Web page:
1eye wrote:The other thing I was thinking is, what if what they were doing was being propelled along by some kind of force from inside the vessel, maybe the same thing that make them stay on the vessel? They are single cells, which cannot think or feel. What motivates them? Perhaps it is charge. Perhaps it is magnetism. Something moving along with the blood. I have read about "affinity" but how does it physically work? How do cells follow sources (trails?) of molecules? They have no brains. Without a brain or eyes, how does any single-celled organism find food? Or, in the case of immune cells, find invaders to attack? I bet they are following charge, which changes with blood velocity and direction, and changes with the presence of unwanted visitors.

Any cell biologists care to comment?

That might explain why immune cells might follow myelin, if it's carrying electricity makes them locomote, and electrical transitions make them try to squirt through, which results instead in demyelination.


Let's consider the case of one of the simplest cells, a rod shaped bacterium. It's movement consists of two behaviors, tumbles and glides. Think of a tumble as a random reorientation of direction. A glide is a movement in a particular direction uninterrupted by a tumble. The bacterium can sense the change in concentration of a chemical gradient. If that chemical is food for the bacterium, then it will move up the gradient. However, if that chemical represents a negative stimulus, then the bacterium will move down the gradient. Directed movement occurs in this fashion. In the case of a positive stimulus, such as a food gradient, if the bacterium senses that it is moving away from the food source, or down the gradient, the number of tumbles will be increased and the period between glides and the resulting length of glides will be shortened. In contrast, if the bacterium senses that it's moving towards a food source, then the frequency of tumbles will be reduced. By changing the frequency of tumbles vs. glides, the bacterium minimizes the amount of time it spends travelling in the wrong direction.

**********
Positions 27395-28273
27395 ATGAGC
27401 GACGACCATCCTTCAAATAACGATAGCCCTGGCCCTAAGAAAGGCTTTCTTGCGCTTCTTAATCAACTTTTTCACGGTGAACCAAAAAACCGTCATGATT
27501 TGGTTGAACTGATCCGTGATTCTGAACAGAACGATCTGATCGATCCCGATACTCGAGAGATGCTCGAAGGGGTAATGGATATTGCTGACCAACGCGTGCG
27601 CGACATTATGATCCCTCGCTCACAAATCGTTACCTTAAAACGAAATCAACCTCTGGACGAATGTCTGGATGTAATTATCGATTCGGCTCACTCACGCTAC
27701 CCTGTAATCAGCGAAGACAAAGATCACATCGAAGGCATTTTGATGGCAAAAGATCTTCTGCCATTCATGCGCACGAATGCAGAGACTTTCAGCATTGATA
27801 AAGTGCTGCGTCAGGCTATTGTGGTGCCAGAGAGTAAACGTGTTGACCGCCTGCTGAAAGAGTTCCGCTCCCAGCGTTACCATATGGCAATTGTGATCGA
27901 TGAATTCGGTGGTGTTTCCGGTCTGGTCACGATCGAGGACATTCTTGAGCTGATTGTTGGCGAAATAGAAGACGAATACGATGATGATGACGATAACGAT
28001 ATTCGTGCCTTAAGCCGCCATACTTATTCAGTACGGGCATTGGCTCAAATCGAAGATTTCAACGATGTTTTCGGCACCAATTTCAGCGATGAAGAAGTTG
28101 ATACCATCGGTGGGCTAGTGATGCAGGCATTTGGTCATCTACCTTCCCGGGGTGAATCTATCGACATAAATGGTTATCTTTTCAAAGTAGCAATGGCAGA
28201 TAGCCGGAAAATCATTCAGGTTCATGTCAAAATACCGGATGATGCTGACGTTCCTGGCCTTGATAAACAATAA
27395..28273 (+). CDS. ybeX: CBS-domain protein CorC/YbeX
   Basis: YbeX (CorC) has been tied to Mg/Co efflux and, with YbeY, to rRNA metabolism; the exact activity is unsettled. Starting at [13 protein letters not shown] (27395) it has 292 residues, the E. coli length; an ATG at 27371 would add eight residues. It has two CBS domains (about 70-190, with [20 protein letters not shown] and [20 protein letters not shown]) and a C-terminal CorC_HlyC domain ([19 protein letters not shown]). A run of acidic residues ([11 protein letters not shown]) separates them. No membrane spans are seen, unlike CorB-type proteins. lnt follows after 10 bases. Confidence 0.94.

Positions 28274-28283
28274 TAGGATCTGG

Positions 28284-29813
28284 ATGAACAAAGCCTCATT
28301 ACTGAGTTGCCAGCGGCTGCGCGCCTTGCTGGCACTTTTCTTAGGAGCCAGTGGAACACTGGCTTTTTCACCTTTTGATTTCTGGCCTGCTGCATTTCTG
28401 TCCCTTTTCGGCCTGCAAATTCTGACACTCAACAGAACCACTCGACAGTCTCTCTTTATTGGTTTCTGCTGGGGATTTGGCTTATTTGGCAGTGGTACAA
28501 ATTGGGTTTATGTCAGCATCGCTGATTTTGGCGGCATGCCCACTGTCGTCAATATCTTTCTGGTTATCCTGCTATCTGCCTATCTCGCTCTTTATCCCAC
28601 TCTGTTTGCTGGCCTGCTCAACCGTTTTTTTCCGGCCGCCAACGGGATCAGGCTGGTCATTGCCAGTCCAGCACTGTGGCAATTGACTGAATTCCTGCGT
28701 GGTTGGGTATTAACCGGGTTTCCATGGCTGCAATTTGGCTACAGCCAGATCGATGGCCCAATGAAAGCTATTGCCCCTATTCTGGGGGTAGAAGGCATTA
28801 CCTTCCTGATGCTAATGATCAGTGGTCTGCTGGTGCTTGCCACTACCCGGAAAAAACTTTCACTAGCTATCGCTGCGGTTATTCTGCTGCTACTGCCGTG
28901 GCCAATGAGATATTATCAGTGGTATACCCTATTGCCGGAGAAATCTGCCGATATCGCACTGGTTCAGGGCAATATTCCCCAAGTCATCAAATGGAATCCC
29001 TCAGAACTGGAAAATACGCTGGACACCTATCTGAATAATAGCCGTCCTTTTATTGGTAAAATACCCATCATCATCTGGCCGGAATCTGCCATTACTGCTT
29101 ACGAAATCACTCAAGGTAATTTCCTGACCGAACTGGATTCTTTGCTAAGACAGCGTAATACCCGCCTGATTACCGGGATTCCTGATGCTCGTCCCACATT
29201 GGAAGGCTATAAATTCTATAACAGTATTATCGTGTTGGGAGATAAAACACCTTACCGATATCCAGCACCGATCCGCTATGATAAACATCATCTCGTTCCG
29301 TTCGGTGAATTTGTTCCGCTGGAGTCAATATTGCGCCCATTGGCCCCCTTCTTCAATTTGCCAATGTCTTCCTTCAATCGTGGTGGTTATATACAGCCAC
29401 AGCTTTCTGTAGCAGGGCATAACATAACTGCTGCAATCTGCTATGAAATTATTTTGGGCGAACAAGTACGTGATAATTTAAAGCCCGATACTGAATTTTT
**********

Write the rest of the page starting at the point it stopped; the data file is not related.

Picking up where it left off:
Eukaryotic cells, anything other than a bacterium, typically have proteins on their cell surface that are used as molecular receptors. A familiar example of how this works is with the drug Tysabri.

Tysabri prescribing information wrote:Natalizumab binds to the alpha-4-subunit of alpha-4-beta-1 and alpha-4-beta-7 integrins expressed on the surface of all leukocytes except neutrophils, and inhibits the alpha-4-mediated adhesion of leukocytes to their counter-receptor(s). The receptors for the alpha-4 family of integrins include vascular cell adhesion molecule-1 (VCAM-1), which is expressed on activated vascular endothelium, and mucosal addressin cell adhesion molecule-1 (MAdCAM-1) present on vascular endothelial cells of the gastrointestinal tract. Disruption of these molecular interactions prevents transmigration of leukocytes across the endothelium into inflamed parenchymal tissue. In vitro, anti-alpha-4-integrin antibodies also block alpha-4-mediated cell binding to ligands such as osteopontin and an alternatively spliced domain of fibronectin, connecting segment-1 (CS-1). In vivo, natalizumab may further act to inhibit the interaction of alpha-4-expressing leukocytes with their ligand(s) in the extracellular matrix and on parenchymal cells, thereby inhibiting further recruitment and inflammatory activity of activated immune cells.


In a nutshell, the Tysabri antibody binds to the cell surface integrin protein on leukocytes and blocks its interaction with the VCAM1 receptor on the endothelium. In the absence of Tysabri, the integrin protein on the leukocyte would be recognized by the VCAM1 receptor on the endothelial cell. This recognition creates a binding event and would signal to the leukocyte that its immune fighting capabilities were needed and the cell would then cross the endothelium. The case of integrin binding to the VCAM1 receptor is just one example. This type of receptor and target activity is quite common.

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Re: JUST TO GET YOU THINKING

Postby 1eye » Wed Sep 21, 2011 3:36 pm

Interesting that if the events in that movie were true, leukocytes don't normally go on the inside of vessels but on the outside. I forget whether they traveled with or against the blood flow, or if it was a different trail they followed.